Monday, July 14, 2008

Feel That Chic Rhythm, Chant That Chic Rhyme

Chic’s timing was as brilliantly impeccable as their music. In 1978 the disco movement was at its peak, though unfortunately the quality of the disco songs on offer didn’t match the voluminous quantity. Enter Nile Rodgers and Bernard Edwards to redress the balance with their group Chic.

Rodgers (guitar) and Edwards (bass) both had established backgrounds in the New York music scene and had known each other since 1970. They had both worked in various soul and R&B style groups since leaving school, had worked as backing musicians with the likes of Aretha Franklin, and by the mid 70s were ready to combine their talents and experience. Joining with drummer Tony Thompson, they formed the power-fusion trio Big Apple Band. As a power-rock combo a record deal eluded them, and as the short lived new wave act Allah and the Knife-Wielding Punks the dream seemed even more distant. So in 1977 Rodgers and Edwards renamed the group Chic, recruited female vocalists Luci Martin and Norma Jean Wright, and set about taking on the lucrative disco market. As Rodgers and Edwards both declared at the time, it wasn’t all about the music for them (in fact neither Rodgers nor Edwards had much affection for disco), it was about breaking into the big time.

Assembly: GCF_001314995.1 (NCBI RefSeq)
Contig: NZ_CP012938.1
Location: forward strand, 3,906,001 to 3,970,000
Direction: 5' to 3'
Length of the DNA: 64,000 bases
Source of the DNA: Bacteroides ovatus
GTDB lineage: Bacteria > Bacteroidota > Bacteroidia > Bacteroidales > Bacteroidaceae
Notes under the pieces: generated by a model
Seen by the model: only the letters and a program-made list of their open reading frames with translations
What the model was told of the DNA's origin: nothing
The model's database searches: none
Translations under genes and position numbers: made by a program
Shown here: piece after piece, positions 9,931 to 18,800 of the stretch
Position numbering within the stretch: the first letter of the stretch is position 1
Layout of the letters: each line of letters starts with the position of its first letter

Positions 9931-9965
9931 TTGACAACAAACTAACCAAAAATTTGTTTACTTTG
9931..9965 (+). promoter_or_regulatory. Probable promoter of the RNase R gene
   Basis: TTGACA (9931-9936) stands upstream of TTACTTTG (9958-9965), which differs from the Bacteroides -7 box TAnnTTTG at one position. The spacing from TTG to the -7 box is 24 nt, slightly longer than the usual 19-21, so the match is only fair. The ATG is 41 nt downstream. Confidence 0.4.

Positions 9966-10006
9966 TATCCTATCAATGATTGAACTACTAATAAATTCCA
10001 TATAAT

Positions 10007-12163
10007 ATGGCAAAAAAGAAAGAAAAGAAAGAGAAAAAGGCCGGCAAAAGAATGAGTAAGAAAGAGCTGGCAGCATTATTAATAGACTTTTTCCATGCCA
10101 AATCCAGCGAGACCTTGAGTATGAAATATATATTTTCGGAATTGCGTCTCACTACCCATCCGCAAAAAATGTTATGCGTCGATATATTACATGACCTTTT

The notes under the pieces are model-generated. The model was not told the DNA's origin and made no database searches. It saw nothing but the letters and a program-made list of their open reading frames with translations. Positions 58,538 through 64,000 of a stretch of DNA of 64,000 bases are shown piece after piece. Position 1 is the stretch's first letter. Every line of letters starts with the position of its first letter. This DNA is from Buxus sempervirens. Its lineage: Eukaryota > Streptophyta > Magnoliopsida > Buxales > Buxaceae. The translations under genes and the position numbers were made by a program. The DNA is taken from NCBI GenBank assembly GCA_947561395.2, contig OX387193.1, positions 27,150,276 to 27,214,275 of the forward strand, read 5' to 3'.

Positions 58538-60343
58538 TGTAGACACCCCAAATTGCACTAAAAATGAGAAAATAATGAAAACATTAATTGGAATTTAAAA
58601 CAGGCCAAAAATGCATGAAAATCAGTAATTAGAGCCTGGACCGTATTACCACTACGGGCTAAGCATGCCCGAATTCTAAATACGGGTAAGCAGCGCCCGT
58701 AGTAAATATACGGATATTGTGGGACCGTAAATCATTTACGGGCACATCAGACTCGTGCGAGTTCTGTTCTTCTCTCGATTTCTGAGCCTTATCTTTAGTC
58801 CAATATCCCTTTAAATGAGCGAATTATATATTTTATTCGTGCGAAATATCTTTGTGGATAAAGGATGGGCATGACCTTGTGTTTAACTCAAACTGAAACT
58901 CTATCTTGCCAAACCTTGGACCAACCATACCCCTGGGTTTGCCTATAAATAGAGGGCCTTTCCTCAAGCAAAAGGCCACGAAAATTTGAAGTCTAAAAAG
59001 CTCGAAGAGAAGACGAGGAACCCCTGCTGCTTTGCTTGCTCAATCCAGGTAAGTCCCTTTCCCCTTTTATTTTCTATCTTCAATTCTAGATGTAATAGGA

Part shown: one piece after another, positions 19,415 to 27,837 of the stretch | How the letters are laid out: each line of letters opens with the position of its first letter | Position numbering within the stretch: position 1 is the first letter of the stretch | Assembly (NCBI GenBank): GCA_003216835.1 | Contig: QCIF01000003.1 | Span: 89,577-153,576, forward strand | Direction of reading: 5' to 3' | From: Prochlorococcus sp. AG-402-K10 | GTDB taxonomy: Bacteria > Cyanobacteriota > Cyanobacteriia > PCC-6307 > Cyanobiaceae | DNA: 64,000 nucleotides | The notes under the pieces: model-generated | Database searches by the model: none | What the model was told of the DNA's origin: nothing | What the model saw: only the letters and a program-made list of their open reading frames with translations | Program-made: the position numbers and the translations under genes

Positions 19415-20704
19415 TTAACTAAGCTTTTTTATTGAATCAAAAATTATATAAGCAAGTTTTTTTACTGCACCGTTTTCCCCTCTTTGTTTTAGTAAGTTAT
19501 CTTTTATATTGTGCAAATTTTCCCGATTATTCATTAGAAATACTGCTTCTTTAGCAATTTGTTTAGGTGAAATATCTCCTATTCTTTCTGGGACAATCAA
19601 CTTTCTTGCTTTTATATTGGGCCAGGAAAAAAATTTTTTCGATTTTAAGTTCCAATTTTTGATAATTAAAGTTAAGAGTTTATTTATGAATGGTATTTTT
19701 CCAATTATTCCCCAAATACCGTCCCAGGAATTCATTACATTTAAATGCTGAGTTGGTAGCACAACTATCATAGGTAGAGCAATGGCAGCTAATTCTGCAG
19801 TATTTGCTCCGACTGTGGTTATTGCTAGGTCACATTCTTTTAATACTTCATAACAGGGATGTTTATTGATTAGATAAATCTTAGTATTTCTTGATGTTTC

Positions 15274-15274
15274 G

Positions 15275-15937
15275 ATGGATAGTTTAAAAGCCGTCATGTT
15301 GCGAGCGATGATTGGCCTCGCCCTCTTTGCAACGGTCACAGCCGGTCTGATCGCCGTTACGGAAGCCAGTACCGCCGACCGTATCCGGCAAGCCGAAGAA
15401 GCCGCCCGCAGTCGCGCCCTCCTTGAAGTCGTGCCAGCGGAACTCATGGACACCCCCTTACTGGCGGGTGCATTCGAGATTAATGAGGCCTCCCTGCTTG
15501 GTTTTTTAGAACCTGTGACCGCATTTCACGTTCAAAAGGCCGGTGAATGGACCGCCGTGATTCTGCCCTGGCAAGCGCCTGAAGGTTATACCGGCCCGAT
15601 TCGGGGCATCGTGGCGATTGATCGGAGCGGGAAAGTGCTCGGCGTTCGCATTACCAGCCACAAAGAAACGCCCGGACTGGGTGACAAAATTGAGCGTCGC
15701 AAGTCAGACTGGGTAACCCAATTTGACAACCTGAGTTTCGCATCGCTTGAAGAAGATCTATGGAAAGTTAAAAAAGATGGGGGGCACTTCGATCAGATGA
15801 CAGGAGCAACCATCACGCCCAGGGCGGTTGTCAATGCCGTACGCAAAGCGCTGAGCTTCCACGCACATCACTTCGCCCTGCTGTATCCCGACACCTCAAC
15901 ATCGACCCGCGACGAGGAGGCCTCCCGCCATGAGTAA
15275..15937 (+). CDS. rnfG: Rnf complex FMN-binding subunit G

They recorded a demo for the song ‘Dance, Dance, Dance (Yowsah, Yowsah, Yowsah)’ which was summarily rejected by several record companies before Atlantic Records saw the potential in both song and band, signing Chic in mid 1977. ‘Dance, Dance, Dance’, lifted from the group’s eponymous debut album, sold more than a million copies within a month of its release, rocketing to #6 on both U.S. and U.K. charts in late ‘77, the song performing solidly in Australia (#28) soon after. The follow up single ‘Everybody Dance’ performed well in the U.K. (#9), but only reached #38 in the U.S. in mid ’78. Soon after vocalist Norma Jean Wright left the group to pursue a solo career, replaced by Alfa Anderson.